Update: Curiosity object probably plastic
By David Szondy
October 10, 2012
The object that NASA’s Curiosity Mars rover found on Sunday is probably a piece of plastic that fell off the unmanned exploration vehicle. According to mission control at the Jet Propulsion Laboratory (JPL) at Pasadena, California, the object is “benign” and poses no likely threat to continuing the mission. However, the JPL rover team has not yet definitely identified the object and will continue investigating for another day.
The 4x4-sized Curiosity was gathering a soil sample when the object was sighted on October 7. Yesterday, the rover team used Curiosity’s Remote Micro-Imager of the Chemistry and Camera (ChemCam) instrument to take a closer look at the object and determined that is was a bit of the Curiosity and most likely a shred of plastic and “not Martian material.”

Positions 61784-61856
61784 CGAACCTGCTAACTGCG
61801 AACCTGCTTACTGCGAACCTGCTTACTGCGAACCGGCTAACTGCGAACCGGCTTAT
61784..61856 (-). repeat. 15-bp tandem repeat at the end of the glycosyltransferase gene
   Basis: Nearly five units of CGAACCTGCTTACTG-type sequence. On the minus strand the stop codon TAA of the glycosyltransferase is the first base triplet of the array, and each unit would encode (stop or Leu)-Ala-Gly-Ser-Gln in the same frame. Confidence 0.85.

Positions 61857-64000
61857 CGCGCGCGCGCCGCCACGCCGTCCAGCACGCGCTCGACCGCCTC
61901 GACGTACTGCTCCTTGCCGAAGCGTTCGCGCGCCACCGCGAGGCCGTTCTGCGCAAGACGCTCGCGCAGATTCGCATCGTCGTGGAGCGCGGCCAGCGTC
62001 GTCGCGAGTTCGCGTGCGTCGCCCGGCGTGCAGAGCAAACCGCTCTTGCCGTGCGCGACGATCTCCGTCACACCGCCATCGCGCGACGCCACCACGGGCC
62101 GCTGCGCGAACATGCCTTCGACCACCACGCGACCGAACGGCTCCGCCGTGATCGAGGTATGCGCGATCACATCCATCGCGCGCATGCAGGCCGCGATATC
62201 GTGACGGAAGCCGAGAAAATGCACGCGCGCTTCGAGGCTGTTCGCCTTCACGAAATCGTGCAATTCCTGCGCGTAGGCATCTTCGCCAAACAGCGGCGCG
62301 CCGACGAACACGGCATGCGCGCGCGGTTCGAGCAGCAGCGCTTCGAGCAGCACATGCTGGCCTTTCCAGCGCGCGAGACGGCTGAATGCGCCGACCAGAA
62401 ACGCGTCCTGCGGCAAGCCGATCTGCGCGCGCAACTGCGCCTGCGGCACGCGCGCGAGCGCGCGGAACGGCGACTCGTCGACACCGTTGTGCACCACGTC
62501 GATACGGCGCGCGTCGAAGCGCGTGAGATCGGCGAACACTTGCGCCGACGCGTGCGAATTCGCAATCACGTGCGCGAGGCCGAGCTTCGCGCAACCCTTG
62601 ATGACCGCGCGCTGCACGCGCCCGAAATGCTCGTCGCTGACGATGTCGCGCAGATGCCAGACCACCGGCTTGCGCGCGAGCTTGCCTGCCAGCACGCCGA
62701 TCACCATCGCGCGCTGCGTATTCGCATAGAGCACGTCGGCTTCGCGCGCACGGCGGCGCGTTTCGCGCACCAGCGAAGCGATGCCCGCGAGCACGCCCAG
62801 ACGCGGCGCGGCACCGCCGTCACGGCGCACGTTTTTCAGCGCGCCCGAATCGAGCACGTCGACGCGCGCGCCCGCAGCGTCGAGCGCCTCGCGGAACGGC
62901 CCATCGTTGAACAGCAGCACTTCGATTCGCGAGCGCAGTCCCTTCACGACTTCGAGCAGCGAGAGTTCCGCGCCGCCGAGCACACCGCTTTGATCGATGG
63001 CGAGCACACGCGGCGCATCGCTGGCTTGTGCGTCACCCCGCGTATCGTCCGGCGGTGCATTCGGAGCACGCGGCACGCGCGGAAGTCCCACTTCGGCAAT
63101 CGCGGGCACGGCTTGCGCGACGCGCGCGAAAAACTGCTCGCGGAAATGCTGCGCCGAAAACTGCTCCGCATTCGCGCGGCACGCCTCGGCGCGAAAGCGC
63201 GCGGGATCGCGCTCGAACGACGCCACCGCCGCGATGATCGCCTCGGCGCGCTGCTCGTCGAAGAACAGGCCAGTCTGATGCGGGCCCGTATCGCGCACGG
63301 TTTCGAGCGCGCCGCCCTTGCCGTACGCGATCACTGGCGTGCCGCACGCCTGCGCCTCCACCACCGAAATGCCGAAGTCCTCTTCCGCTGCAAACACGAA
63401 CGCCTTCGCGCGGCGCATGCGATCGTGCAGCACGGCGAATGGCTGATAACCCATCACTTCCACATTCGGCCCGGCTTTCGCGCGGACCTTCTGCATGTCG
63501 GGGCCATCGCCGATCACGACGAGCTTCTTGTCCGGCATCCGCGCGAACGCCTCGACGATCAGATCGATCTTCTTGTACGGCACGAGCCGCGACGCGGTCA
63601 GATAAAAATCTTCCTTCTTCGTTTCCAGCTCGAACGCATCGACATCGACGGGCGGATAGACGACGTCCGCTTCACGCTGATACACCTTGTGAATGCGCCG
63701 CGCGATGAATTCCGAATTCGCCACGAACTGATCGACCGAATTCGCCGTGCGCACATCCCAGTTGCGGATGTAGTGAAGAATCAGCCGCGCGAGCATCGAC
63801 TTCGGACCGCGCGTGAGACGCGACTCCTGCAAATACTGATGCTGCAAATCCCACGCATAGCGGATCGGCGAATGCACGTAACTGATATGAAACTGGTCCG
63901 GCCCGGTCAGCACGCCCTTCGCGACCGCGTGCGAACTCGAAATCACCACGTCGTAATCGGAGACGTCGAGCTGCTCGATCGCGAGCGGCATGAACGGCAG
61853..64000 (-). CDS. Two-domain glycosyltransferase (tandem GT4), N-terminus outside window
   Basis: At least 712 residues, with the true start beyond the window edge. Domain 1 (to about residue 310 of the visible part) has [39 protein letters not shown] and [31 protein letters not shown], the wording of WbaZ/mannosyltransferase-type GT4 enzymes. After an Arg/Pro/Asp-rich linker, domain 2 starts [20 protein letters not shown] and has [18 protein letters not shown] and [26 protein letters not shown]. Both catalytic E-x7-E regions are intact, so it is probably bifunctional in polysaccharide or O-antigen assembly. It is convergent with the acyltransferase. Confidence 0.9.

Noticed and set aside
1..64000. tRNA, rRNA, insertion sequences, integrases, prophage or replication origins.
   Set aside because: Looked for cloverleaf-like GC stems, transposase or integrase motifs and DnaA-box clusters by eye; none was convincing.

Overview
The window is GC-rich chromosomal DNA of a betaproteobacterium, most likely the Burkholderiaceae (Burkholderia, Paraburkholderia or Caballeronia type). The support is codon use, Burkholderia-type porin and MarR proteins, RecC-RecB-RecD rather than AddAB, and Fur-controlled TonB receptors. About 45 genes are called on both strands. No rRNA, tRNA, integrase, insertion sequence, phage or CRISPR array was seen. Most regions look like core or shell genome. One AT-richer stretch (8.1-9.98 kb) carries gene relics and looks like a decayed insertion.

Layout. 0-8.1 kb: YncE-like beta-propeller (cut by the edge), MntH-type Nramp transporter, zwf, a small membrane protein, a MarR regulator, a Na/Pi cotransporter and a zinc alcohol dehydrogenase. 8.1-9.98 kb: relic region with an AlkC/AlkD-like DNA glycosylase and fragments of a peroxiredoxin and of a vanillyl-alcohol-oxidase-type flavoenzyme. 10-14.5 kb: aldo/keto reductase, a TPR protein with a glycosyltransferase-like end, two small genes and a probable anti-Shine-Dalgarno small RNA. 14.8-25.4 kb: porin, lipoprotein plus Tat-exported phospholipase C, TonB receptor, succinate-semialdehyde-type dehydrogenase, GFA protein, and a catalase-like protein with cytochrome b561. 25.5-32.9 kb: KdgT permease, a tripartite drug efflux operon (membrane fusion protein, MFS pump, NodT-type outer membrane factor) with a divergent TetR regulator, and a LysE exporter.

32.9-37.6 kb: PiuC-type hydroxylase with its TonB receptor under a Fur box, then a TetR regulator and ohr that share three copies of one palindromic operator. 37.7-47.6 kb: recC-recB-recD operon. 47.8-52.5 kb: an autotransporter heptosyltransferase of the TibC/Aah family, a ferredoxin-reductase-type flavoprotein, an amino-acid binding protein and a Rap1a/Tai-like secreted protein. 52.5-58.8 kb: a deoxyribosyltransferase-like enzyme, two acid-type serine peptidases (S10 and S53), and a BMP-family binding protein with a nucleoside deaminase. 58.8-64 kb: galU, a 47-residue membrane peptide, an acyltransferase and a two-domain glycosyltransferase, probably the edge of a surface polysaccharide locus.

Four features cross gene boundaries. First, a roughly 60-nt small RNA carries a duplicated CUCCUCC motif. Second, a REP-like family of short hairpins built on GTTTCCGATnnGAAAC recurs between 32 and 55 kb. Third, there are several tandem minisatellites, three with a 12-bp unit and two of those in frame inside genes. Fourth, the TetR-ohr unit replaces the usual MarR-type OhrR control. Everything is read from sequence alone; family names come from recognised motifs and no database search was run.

If the team is satisfied with the conclusions, Curiosity will continue with processing the soil sample that it collected and still holds in its scoop. Meanwhile, it will carry out imaging of the immediate area.
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